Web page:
Additionally, starting this blog (free at first) had it’s own fair share of criticism from people unwilling to believe there is someone willing to put it all down simplifying the facts for others.

I value certain perks/benefits over the money that I pay for them and by putting in time, money and effort, I can safely say I have built a solid foundation for my financial future while the haters and naysayers are still stuck at the state they were in before and potentially losing money either today or will tomorrow.

If and when I travel, I am relaxed, enjoying the comfort of lounges, a neat upgrade and maybe special treatment such as an airport pick-up or drop – things I don’t pay for but are included just because of decisions I made early on (sorry if it seems like a brag, I assure you it’s not).

Interactions with experienced individuals is important and I’ve gotten both the good and bad side of things. I’ve met people who’ve retired early as millionaires because they were financially prudent and I’ve met people who’re in their 30s still paying student loans with next to no money in their name.

Why I do what I do

No one ever guided me – sure my parents are financially well educated but how often do children ever learn/listen to parents. We learn from experiences and mistakes. I learnt from experience how important it was to build a diversified credit portfolio because when I went in the market to buy a car or a house or take out a loan towards purchase of one, it matters. When I ran into an issue which wasn’t included in my insurance, I was covered thanks to the cash-back I never cashed out from my credit cards.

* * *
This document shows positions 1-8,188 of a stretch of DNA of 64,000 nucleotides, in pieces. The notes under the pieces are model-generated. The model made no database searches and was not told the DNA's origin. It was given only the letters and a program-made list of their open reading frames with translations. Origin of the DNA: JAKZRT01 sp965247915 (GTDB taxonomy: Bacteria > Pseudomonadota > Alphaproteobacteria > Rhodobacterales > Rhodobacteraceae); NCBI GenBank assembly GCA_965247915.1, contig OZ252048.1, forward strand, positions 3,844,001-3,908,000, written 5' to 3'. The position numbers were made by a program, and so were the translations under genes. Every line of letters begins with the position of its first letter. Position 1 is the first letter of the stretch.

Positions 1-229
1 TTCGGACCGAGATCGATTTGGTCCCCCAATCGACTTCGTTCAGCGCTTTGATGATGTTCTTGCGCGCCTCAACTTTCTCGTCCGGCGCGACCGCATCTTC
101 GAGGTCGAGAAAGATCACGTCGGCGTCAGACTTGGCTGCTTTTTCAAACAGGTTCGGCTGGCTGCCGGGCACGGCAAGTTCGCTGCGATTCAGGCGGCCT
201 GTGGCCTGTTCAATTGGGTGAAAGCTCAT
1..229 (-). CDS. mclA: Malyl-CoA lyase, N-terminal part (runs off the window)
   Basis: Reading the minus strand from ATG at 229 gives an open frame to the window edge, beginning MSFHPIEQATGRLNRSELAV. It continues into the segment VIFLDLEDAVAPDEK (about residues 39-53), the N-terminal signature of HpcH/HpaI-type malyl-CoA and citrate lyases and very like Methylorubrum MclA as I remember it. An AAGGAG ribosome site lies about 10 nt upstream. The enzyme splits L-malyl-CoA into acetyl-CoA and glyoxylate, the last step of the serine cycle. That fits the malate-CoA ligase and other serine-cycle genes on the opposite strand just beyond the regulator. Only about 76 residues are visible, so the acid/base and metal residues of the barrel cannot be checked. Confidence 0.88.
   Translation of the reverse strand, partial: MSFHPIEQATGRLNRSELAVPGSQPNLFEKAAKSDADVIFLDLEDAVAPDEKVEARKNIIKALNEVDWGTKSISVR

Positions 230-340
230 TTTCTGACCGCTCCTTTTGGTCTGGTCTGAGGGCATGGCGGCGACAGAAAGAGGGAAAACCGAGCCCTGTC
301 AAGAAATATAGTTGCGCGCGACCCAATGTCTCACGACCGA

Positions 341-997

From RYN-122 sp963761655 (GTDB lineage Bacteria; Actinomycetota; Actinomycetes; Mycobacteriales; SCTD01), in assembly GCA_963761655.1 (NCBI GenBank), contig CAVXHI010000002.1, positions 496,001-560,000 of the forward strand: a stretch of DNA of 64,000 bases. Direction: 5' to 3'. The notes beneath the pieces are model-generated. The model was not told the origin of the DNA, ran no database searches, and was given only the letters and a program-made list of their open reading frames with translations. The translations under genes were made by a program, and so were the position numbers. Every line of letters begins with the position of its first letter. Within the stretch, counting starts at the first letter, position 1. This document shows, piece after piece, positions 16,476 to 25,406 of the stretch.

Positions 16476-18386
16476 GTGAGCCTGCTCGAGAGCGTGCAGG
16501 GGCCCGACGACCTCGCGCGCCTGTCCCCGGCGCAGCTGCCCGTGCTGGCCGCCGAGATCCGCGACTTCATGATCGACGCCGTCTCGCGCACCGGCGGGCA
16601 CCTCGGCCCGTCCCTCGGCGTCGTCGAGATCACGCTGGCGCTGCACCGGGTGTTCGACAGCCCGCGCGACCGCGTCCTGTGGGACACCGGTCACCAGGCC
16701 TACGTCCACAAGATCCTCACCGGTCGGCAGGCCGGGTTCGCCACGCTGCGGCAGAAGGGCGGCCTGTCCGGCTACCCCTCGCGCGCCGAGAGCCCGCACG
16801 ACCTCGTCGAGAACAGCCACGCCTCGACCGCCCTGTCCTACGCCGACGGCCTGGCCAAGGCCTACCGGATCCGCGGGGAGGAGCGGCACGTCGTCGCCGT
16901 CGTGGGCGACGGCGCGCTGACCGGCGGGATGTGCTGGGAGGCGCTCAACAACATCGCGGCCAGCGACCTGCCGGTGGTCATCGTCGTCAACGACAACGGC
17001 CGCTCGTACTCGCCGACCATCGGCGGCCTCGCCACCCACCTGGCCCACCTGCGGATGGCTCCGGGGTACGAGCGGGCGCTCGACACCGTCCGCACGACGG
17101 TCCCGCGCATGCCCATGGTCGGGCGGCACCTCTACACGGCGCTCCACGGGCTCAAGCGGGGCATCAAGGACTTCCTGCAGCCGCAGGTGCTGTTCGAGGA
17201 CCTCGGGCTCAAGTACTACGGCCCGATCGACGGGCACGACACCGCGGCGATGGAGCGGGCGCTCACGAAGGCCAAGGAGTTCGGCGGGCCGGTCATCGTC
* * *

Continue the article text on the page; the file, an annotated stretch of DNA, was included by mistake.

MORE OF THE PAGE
My experiences provide teachings not just to me but all the people I share them with and I hope others don’t face loses that ruins them either today or puts them on a path headed there.

Advice isn’t free always, it comes at a cost. In my case it’s my time, dedication and determination to do whatever I can to help my readers achieve the best in their lives and that ground work started on 28th November when I started this website.

Everyone should be like me – NO

Each and everyone of us is different and have different priorities in life. Do what’s best for you but also consider the advice you get along the way. Listen to a 1000 people but do what you feel is right for you and stick by that decision.

I am not here to profit off of this because frankly, my time is worth a lot more than a referral or two, but those help me support not just pay for the website, but also enable me to give back to you as readers through give-aways and put me in a position to write more about my experiences in life.

I’ll leave you all with one peace of advice which I follow on a daily basis. Don’t owe people anything or put yourself in a slave like position that you regret for life. Live life the way you want to but plan for the future today.

0 comments on “Why did I start TheCreditTraveler?

Leave a Reply

This site uses Akismet to reduce spam. Learn how your comment data is processed.

%d bloggers like this: